Case Study: Convictional's Ability To Speak The Language Of Its Customers And Repeatedly Activate Enterprise Retailers At Scale Led To Explosive Growth
What have Convictional's Roger Kirkness and Chris Grouchy learned after raising their $40M Series B?
Author’s Note: Hello Founders! Just want to give you all a heads up reading this Case Study for today. Today’s Case Study on Convictional is written differently than past editions of this newsletter. Not only is it also shorter, but it’s more focused on where Convictional is currently as a company. To capture that concisely and in a compelling fashion, I needed to come up with a new set of questions specific to Convictional to highlight their growth and potential as a company after their $40M Series B raise.
To get the most out of reading this particular Case Study, I strongly encourage you to read the Background section, which includes all the F2F articles I’ve written on Convictional, starting with their Startup Spotlight and covering past Case Studies. The goal of this newsletter has always been to capture the growth of a high-performance, high-growth startup over time, so it’s critical to read about Convictional’s past to understand where how they came to be in the present, and where they will be headed in the future.
Companies that feature in subsequent Case Studies on F2F after their first Case Study will be profiled in this fashion going forward. I plan to explain more about why I’ve taken this directly in a short thread tomorrow morning. Enjoy today’s read!
Convictional is a B2B trade enablement network. Their customers are B2C retailers and marketplaces and B2B distributors who need a single way to source, onboard, integrate, and grow with third-party suppliers. Founded in 2017, Convictional has a vision of balancing the needs of buyers and sellers in all B2B trade transactions. The B2B Graph is our description of the dynamic of companies trading with each other in networked ways, and how we can provide a platform to enable it.
Roger Kirkness is the co-founder and CEO of Convictional. Roger started working at age 16 in retail management at GNC. He later spent three years at the family business, learning all aspects of operating a software business. He spun up and eventually sold a plant floor automation technology company, before joining Shopify to commercialize their wholesale product. Roger oversees product, engineering, design, finance, and HR at Convictional.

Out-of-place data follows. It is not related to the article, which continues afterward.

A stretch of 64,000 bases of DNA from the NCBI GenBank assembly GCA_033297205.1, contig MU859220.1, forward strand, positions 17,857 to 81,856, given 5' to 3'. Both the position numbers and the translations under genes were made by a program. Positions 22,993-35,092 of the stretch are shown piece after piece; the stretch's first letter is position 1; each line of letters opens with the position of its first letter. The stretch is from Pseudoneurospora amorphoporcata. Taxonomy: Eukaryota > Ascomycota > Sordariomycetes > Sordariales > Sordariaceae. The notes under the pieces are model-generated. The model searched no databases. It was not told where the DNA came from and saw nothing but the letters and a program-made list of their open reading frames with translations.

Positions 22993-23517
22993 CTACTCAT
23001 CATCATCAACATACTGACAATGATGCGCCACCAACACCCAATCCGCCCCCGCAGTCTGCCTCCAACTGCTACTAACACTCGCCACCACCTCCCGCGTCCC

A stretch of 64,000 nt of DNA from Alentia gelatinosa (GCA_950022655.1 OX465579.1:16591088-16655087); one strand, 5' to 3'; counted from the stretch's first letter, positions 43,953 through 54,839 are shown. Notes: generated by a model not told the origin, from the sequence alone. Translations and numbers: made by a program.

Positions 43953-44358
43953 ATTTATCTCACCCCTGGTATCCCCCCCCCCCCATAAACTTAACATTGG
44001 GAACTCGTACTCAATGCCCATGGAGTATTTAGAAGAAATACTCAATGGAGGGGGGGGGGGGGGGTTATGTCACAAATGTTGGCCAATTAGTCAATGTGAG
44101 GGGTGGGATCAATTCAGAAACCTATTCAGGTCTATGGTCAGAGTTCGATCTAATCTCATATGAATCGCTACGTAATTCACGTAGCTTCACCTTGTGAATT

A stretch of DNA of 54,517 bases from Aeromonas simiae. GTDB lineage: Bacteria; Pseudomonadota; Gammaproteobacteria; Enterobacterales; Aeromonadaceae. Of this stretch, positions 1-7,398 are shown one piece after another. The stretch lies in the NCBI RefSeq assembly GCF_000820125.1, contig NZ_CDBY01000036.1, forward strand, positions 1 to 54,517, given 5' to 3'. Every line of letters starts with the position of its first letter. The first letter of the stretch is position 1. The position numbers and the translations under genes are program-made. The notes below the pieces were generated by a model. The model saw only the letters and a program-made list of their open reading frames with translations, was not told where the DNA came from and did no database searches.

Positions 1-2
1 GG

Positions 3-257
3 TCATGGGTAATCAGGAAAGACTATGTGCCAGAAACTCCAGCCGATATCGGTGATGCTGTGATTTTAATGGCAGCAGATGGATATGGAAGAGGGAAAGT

Chris Grouchy is the co-founder and COO of Convictional. Chris graduated from the Smith School of Business at Queen’s University, holding product marketing and sales roles at Oracle and Cisco during university. Upon graduation, Chris joined Shopify Plus as an early Account Executive, quickly becoming the #1 salesperson by ARR and deals closed. Chris oversees commercial, marketing, sales, customer success, operations, and growth at Convictional.
Background: (CRITICAL CONTEXT TO READ BEFORE DIVING INTO THE MAIN CASE STUDY!)
Startup Spotlight #100: Convictional - Convictional is the Seller Enablement Platform that enables enterprise B2C retailers and distributors to implement and scale their own digital marketplace.
What’s the most important thing you’ve learned since your last fundraising round?
Roger: We learned what it would take to activate (implement and get to a sustainable place) enterprise customers. During our prior fundraising round, we did not have a clear sense of the required effort involved in helping Top 100 retailers use and get value from our product. We have had to build a lot in support of this goal and ultimately have built a playbook we think will help us grow the number of companies that benefit from our work a lot faster than before, now having a clear way to do it. We have come to recognize that a lot of the reasons companies are the way they are because of how the leaders of those companies choose people and give them goals. To make an initiative that involves significant change or transformation successful, you need the buy-in of those who choose people and give them goals, to be able to ensure that what you bring is aligned with needs. We start there when we are activating new customers, and it goes well much more often.
Chris: On the customer side, we’ve learned that large retailers want freshness and differentiation in their eCommerce assortments. Alternatively, you’re competing on pricing and therefore competing against Amazon. When retail executives inspect how they are doing against their board-level goals of freshness and assortment, they are shocked to learn that they can only onboard 3-4 suppliers a quarter. That pace means that they will struggle to adapt and grow long-term. In contrast, enterprise retailers using Convictional are onboarding >60 brands and vendors each quarter. On a meta-level, we’ve learned how to speak the language of our customers.